Final Final Final KKK

Yanking off the hood

As we have already made a part of public record, AVfM is conducting outreach and investigation into the identities of the persons involved in the violent protest against the rights of men and boys orchestrated and conducted by the University of Toronto Student Union and other antisocial elements within that institution.

To that end, one individual has already been identified, and you will be seeing a story on her here in the near future. Our search for the woman highlighted in the video of the protest continues, with some leads.

As happens with each time AVfM undertakes such an operation, I have encountered some objections from a small number of people who claim to identify as MRAs. They do not come from people I recognize, or that to my knowledge are visible in the movement, but their objections are consistent and impassioned.

Most of it boils down to generalized hand-wringing; fears of ‘stooping to their level’ or ‘surrendering the high ground.’

I have also gotten other objections, such as the idea that putting a public spotlight on these ideologues amounts to “online bullying,” as I recently heard from one dissenter.

I find none of this to be convincing, and I am not swayed in the least. But I do think, given the gravity of the work we do, that answering the concerns with my own name attached to it is in order.

First, this is not surrendering higher ground. Quite the contrary, shying away from outing these violence promoting ideologues is the approach that lacks a moral compass.

Let us consider the woman at the protest who was issuing epithets, punctuated with flying spittle, at the young man who sought attendance to the Farrell lecture. This was conduct that one detractor attempting to dissuade me from action, called “misguided.”

She was aggressively harassing and degrading a stranger, based on his sex, and for wanting nothing more than to hear about issues affecting the group to which he belongs at an institution of higher education.

Now, imagine a white student talking that way to a black student for attempting to attend a lecture on problems faced by that community. Or, better yet, a man standing there screaming “fucking misandrist scum” “pro false allegation, pro child abuse fucking scum,” at the top of his lungs, at a female student, blocking her from passing through a door where she was merely attempting to hear a lecture on women’s issues.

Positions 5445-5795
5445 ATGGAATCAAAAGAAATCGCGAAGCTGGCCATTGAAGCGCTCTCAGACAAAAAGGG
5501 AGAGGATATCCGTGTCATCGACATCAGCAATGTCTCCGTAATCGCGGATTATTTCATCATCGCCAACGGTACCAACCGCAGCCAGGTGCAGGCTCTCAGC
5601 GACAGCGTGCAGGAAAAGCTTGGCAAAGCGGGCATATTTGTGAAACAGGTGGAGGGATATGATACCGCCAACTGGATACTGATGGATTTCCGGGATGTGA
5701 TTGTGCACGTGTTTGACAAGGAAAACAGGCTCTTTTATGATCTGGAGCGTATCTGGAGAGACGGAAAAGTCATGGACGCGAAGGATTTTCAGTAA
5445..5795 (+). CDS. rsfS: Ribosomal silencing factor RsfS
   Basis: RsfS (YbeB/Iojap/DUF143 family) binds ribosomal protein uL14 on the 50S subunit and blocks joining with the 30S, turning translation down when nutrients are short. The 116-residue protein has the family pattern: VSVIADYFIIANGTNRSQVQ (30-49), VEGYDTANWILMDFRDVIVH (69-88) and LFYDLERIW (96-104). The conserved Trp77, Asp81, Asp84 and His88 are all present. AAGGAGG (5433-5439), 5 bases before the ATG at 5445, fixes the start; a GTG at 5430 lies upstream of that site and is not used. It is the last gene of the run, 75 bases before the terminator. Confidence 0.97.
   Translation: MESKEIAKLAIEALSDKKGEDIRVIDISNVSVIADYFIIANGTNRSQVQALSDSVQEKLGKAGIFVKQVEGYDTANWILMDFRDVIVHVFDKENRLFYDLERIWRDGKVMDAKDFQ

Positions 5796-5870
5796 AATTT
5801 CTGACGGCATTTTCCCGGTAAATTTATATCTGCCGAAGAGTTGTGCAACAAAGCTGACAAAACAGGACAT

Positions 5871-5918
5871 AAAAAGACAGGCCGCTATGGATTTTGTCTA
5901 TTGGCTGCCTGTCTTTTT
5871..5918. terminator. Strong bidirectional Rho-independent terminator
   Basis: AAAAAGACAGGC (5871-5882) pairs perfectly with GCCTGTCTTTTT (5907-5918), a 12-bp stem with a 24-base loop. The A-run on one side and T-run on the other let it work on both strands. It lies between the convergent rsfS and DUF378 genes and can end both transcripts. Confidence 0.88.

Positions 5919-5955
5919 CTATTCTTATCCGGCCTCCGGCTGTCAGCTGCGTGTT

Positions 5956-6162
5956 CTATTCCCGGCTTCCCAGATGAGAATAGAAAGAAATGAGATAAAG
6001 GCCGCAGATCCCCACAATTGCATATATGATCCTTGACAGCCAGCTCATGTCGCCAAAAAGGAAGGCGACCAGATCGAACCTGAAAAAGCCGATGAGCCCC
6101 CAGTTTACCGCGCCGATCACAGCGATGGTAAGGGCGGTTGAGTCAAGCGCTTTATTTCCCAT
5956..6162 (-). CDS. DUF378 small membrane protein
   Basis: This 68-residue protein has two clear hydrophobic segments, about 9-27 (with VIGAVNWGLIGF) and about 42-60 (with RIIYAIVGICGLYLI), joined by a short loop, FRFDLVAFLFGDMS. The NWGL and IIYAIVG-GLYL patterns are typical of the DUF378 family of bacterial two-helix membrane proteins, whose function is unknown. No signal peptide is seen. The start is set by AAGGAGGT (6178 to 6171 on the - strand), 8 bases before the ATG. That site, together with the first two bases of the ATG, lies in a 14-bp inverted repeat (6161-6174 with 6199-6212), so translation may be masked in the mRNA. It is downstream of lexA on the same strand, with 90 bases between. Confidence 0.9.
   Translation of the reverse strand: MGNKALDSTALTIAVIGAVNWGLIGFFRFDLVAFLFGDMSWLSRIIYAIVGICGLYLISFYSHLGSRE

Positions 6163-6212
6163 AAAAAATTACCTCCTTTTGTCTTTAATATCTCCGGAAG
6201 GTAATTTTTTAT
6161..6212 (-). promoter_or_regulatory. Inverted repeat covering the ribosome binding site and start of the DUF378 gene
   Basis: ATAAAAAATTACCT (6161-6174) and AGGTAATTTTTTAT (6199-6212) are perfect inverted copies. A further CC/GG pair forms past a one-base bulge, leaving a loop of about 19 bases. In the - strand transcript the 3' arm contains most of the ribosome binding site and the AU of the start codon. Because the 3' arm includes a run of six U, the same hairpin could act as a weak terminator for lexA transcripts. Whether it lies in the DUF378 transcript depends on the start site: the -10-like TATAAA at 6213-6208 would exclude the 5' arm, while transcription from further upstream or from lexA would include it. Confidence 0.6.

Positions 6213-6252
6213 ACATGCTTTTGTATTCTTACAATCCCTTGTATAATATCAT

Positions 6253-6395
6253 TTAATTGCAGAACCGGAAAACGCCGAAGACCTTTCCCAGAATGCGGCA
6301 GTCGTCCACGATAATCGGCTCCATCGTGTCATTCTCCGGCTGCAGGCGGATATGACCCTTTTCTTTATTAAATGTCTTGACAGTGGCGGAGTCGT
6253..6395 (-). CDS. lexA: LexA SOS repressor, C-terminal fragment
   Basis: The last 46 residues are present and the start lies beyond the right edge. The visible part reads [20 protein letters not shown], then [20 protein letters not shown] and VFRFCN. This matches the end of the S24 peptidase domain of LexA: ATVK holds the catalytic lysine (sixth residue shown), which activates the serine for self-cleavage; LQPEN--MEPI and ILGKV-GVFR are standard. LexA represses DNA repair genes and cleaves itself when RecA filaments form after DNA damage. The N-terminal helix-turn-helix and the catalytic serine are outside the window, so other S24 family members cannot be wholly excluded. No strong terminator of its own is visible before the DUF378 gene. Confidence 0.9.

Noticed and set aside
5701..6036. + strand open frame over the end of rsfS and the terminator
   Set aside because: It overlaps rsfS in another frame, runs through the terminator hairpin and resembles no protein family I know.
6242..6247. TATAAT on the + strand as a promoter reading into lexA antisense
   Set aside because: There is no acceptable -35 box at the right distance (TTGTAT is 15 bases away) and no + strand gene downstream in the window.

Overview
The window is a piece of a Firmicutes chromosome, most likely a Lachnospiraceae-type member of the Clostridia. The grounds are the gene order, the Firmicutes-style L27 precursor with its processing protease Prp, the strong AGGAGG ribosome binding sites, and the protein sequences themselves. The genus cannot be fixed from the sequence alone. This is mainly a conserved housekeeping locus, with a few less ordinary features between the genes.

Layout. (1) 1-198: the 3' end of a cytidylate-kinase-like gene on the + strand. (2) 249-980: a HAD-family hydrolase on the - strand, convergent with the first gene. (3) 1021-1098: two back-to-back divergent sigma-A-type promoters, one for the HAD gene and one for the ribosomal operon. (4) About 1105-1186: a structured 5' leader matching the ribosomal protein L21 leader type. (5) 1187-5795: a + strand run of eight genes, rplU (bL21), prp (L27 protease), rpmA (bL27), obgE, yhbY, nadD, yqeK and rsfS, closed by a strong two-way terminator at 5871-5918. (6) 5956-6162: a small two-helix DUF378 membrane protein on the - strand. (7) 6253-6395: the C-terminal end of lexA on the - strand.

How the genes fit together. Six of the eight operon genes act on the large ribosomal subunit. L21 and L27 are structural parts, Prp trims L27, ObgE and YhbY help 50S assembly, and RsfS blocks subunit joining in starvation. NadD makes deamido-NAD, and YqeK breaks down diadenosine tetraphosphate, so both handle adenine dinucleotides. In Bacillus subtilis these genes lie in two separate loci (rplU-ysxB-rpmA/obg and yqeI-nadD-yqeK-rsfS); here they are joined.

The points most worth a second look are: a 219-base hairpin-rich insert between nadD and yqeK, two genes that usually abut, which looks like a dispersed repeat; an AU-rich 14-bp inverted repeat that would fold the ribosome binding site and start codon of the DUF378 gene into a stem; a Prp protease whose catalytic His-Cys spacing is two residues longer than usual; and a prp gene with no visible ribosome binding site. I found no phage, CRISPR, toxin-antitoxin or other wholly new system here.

Would that be “misguided”? No, it would be outrageous and criminal, and the only video we would have seen of that would have been the young man being placed in cuffs and tossed in the back of a squad car. I would have agreed with the arrest.

I submit there is only one possible reason for this kind of mindless minimization of the actions of the woman in the video, even from someone claiming to be a men’s advocate.

Misandry. Ingrained, socially learned misandry; the very thing the men’s movement is supposed to be fighting.

I also submit that any men’s activist who demonstrates such complicity, enabling and rescuing of this kind of criminality is not holding the high ground anywhere except in his or her imagination. There is a distinct difference between high ground and a high horse. Some so called MRAs would do well to learn it.

Would we call the public identification of racists who harass other people based on ethnicity, or actual misogynists engaging in similar conduct with women,  “online bullying”? If you think that, I would say you have mental health issues that need to be addressed…or intelligence issues that defy amelioration.

If we are going to defeat misandry in this culture, it must begin with accepting once and for all the innate value of men and boys as much as we do any other identified group. Failing to recognize their right to be free of this kind of harassment, or by minimizing the severity of it, or by calling for a somehow different, lesser reaction to the bigotry and hatred they face is a failure in and of itself.

It is a failure of principle, a failure of understanding and a failure to the men and boys we purport to defend.

Additionally, I reject the notion that we are in any way, “lowering to their level.” To do that we would have to try to censor their free speech, advocate for the better treatment of one sex over the other, promote ideology based on lies and hatred and gleefully persecute anyone called us on it.